system $COM;

    The short explanation is that it replaces the ‘warning’ on line 9 of the file with the word ‘error’. This prevented any of the annoying warnings from showing up, and made the script nice and quietly happy again.

    The long explanation about how it works is the rest of this post. :)

    The sed program is a “stream editor” designed to quickly transform text. The man page is not very useful: I recommend learning more about sed via an online tutorial. This one is my favorite, not least because of the “modem noise” joke (kids, look that one up).

    First we instruct sed, via the –in-place flag to make the changes directly to the file itself, rather than sending output to stdout. This is usually abbreviated to simply -i, but I consider the longer form more polite, as it’s a little less obtuse to someone not familiar with the flags. Consider it a cheap way to comment your code.

    After that, in single quotes, is the actual instructions we pass to sed. Finally, we give it the file to perform the work on. Again, the instructions to sed were:

    '1,/client_min_messages/ {s/warning/ERROR/}'

    This has two sections: what to do, and where to do it. By default, sed operates on every line of the file. As we only want sed to change the first occurrence of client_min_messages, we tell it to limit its actions:


    You can instruct sed to operate on a range of lines by using the X,Y format, aka start,stop. A lone number represents a line number in the file; in this case we want to start at the first line of the file. You can also provide a regular expression. In this case, we want to stop processing when we find a line that matches the regular expression /client_min_messages/. Note that these limits are inclusive, so that we still process the matched line.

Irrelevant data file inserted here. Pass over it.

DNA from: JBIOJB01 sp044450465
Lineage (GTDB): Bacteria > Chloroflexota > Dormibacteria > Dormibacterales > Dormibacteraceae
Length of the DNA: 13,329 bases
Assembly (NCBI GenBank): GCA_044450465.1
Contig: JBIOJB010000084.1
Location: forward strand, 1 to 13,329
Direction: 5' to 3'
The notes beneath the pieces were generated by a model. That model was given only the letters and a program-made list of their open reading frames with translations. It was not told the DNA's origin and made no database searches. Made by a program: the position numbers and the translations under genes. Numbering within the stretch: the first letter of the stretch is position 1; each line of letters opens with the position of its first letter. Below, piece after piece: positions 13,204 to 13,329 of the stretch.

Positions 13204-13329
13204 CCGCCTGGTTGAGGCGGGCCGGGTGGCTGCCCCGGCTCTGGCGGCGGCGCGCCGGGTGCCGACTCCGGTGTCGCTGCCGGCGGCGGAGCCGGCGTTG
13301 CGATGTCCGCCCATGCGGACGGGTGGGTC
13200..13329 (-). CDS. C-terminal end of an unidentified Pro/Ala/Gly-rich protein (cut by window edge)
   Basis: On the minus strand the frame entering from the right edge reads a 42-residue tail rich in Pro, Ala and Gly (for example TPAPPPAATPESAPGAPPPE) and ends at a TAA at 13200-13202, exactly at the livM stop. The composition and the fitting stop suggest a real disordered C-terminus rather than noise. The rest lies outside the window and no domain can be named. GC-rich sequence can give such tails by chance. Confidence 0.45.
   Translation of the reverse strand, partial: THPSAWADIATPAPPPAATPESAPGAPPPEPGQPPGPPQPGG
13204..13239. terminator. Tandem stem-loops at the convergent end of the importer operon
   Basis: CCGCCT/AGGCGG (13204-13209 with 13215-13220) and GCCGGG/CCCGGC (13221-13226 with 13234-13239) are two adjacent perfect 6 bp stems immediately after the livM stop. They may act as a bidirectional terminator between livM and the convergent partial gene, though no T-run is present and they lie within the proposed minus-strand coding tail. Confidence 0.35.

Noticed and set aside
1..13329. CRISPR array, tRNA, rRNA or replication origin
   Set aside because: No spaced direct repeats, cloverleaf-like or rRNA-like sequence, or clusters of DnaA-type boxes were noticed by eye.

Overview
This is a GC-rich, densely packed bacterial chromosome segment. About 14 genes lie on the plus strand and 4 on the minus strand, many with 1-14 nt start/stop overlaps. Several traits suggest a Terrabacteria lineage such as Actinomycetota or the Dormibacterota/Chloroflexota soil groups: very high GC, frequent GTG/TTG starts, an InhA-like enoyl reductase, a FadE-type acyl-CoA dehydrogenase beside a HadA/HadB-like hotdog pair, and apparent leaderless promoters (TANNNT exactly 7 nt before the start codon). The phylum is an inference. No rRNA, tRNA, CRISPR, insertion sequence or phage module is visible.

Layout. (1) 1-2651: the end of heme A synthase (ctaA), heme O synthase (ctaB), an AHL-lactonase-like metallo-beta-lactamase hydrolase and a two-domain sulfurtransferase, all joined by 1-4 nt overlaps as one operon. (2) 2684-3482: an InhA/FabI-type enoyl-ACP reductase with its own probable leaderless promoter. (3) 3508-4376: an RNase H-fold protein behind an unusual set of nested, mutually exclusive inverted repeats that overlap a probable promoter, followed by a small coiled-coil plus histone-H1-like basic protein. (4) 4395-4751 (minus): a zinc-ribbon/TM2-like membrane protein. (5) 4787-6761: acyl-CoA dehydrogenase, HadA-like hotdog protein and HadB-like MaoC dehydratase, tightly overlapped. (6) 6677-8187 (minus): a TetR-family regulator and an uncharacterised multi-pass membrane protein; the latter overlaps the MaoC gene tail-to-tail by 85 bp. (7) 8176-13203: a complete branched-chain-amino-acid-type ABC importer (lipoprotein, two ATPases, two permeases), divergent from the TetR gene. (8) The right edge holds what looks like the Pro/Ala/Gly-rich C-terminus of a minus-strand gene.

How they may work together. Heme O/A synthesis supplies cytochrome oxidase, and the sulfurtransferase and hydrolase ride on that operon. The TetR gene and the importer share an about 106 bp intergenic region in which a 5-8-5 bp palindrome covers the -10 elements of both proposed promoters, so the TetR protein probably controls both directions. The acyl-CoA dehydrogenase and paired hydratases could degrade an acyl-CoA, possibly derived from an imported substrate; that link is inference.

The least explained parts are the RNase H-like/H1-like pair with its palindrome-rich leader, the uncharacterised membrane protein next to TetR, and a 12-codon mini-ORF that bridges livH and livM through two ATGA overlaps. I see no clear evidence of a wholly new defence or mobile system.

The next section tells sed what to do:

    ' {s/warning/ERROR/}'

    Note that both the extra space and the braces are not needed, but are there simply to make things easier to read. You can also change the delimiter, which can arguably help as well; here is an equivalent version:

    '1,/client_min_messages/ {s:warning:ERROR:}'

    We are telling sed to make a simple substitution of the word warning with the word ERROR. I used uppercase here to make it more obvious to anyone viewing the file that a change had been made (Postgres does not care what the case is).

    Normally, this might be considered a fairly sloppy regex, as it doesn’t match very strictly—​any lines up to and including the client_min_messages will have the word warning replaced. However, because we can be confident that the pg_dump output is going to remain very standard, we can let it slide. A more proper solution might be:

    '1,/client_min_messages/ {s:client_min_messages = warning:client_min_messages = ERROR:}'

    Why didn’t I simply replace the regex and be done, like this?:

    's/client_min_messages = warning/client_min_messages = ERROR/'

    Two reasons. First, by setting a range, we ensure that we only make the change at the top of the file, and not anywhere else where it may be set (not by pg_dump itself, but perhaps as the text inside a function. You never know). This is also more efficient, as sed doesn’t need to scan the lines for a potential replacement after it hits the first occurrence at line 9.

    The second reason is that we can now safely run this against the file more than once, and not worry about a bad replacement or about losing efficiency. If we search for the ‘warning’ version of the regex, then the second time through we may end up scanning the entire file (and any substitutions we do make will be in the wrong place).

    To recap, the winning lines in Perl were:

    $COM = "sed --in-place '1,/client_min_messages/ {s/warning/error/}' test.sql";
    system $COM;

    Once we have this, we no longer need the PGOPTIONS setting. Which was a little dangerous as a global $ENV inside the perl script anyways, as the setting persists even after the first system call! So sed has saved the day, or at least made the users of this program happier!

    perl postgres shell